A few hours before every Old Dominion basketball game, Frank Hassell's cell phone beeps. Like clockwork, he finds a text message from his father, Franklin Sr.
"Whatever he says, I really take it to heart," Frank Hassell said. "It's based on how he feels that day. One time he said, 'I talked to God today. He told me your jump shot is on.' ... He always tells me I'm the man, I'm the best post player in the country. At times I don't feel like that, but he's always there for me."
Hassell, ODU's 6-foot-9, 260-pound redshirt senior forward, is doing a pretty passable imitation of his father's opinion. He's averaging 13.1 points and 9.4 rebounds for the Monarchs (14-4, 5-2 CAA), tied for second in the Colonial Athletic Association and playing host to VCU (14-5, 6-1), tied for first, at 4 p.m. Saturday.
Franklin Sr. gets his inspiration for his pregame messages from different sources.
"Sometimes I think about the old days, when he was a little guy," he said. "I was looking at this picture, and I think he was in kindergarten, and he was hugging on my leg. I'm a big guy. I'm 6-4, 6-4 1/2. And to think that he is much bigger than I am now … I try to say something funny to make him laugh and calm him down, and at the end of every message, I say, 'Make sure you rebound. Make sure you rebound and play hard hard.' "
That, in a nutshell, is how ODU won the CAA regular-season and tournament titles last year, how it beat Notre Dame in the first round of the NCAA tournament and how it plans to get back to the Big Dance – and maybe go even further – this season.
The Monarchs lead the CAA and rank 24th in the nation in scoring defense, holding opponents to 59.8 points per game. Their rebounding margin of plus-11.2 also leads the league and ranks third nationally.
Hassell is a big reason for those numbers. In his five seasons at ODU, he's grown from a raw talent whose only self-described skill was rebounding to a low-post force with a devastating left-handed hook shot and a body that has spawned the nickname "Tank," able to repel would-be scorers in the lane like Teflon.
"He was just a pile of potential, (but) Frank was just always wide-eyed and wide-open ears, trying to soak up every little bit of what it would take to become a better player," Monarchs coach Blaine Taylor said. "Some big kids love basketball, and some don't. Some kids are willing to work, and some won't. He loves basketball and is willing to work."
Franklin Sr. has watched that work pay off from his seat behind the ODU bench at the Constant Center. He's proud of the evolution of his son's hook shot and a free-throw percentage that, after a total overhaul of form and attitude, has crept close to 70 percent. But he's always advocating for Hassell to show another aspect of his game that both he and – on some days, it seems - a higher power believe in.
"We're not talking about him shooting the 3-ball, but that 10-foot jump shot off the glass - just to keep the other guys honest," Franklin Sr. said. "Because surely (defenses) are not going to sit down there and let him rebound and score all day long. Other teams are going to get wise - well, they've already gotten wise to that, and he knows that. So I think he's adding some other inside moves to the moves that he has now."
Such addition is possible because of Hassell's commitment to the weight room, a place Hassell didn't spend much time at Indian River High in Chesapeake, dissuaded in part by the slight scoliosis and back spasms that caused him pain throughout high school. At ODU, he learned that the stronger his back got, the better it felt.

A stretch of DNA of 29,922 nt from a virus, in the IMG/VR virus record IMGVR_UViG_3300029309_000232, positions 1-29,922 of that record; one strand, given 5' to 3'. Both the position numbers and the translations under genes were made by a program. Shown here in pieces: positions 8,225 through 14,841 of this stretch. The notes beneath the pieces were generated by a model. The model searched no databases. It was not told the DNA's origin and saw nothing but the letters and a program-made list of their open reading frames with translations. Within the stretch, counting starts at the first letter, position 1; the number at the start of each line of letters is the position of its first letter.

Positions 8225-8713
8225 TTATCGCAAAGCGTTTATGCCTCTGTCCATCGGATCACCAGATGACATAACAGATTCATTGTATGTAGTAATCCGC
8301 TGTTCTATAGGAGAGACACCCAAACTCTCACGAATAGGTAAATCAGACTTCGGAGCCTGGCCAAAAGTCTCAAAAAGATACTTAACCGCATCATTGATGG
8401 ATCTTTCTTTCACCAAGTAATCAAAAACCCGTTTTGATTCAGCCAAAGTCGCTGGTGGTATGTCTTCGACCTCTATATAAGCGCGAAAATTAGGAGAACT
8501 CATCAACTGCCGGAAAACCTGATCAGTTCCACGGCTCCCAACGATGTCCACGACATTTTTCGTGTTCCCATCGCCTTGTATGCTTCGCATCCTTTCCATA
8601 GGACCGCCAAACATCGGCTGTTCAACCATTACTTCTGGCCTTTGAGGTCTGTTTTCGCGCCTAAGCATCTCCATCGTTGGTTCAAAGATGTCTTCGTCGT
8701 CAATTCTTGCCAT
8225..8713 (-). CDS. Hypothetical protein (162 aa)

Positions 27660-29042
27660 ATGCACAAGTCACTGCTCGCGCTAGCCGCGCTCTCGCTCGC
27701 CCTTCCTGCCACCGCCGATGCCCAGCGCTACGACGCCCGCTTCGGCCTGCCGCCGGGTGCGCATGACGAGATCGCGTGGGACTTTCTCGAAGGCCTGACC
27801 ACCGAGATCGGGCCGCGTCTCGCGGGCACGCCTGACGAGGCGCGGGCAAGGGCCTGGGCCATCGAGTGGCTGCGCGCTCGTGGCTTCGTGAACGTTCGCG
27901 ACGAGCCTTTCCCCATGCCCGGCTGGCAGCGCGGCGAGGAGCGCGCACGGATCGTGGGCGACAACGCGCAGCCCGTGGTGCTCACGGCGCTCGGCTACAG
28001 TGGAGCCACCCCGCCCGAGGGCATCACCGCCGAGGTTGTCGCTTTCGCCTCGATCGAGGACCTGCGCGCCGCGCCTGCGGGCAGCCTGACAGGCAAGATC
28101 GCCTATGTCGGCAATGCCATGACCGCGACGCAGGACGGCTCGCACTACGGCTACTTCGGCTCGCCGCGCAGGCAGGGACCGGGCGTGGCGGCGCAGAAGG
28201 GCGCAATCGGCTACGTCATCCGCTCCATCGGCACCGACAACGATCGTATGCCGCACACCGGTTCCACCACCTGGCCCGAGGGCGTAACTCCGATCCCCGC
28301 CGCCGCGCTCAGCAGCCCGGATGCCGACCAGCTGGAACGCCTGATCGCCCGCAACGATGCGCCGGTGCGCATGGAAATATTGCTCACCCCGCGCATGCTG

"I started drinking protein shakes," Hassell said. "I never did that before. I started lifting more. I started going real hard at it. … I really took pride in that, and I really took pride in being a low-post presence."
That presence was on full display in Wednesday's 64-58 victory against James Madison (15-4, 5-2 CAA). Hassell battled Denzel Bowles, 6-10 and also 260, in big-boy basketball under the basket from the opening tip.
Bowles emerged with a game-high 20 points, but Hassell ended up with 15 points, 11 rebounds and the victory – as well as a swollen right elbow wrapped in ice.
"He's relentless on the glass," said Bowles, a product of Kempsville High in Virginia Beach who grew up playing rec ball with Hassell. " … Every time we play each other, it's always a fight. He's definitely progressed since his redshirt freshman year. He definitely got better around the basket. His jumper got good. He's becoming one of the best post players in the league."
That was evident as Hassell scored 15 points against Notre Dame last March to lead ODU to its first NCAA tournament win since 1995, with Franklin Sr. looking on at the New Orleans Arena.
"Just being there, and then winning a game, and I saw his picture in the New Orleans paper — I was like in another world," Franklin Sr. said. "I didn't believe it. You know sometimes you have to pinch yourself to make sure you're really there? I've got bruises on my arm because I pinched myself a whole lot of times."
Franklin Sr. is already planning another NCAA trip — "He promised me. My bags are packed" — but should that happen, it won't be the moment he's proudest of his son. That will come when Hassell graduates in May with a degree in sociology.
"His mother has two degrees. I have two degrees," said Franklin Sr., a probation officer whose wife works with foster children and whose brother, Leroy Roundtree Hassell, is a justice on the Supreme Court of Virginia. "(Frank) can't play basketball forever, but his degree is something that he will never lose.
"That will be better than any basketball he's ever played, any free throw he's ever made. It will be better than anything he's ever won."Copyright © 2015, The Baltimore Sun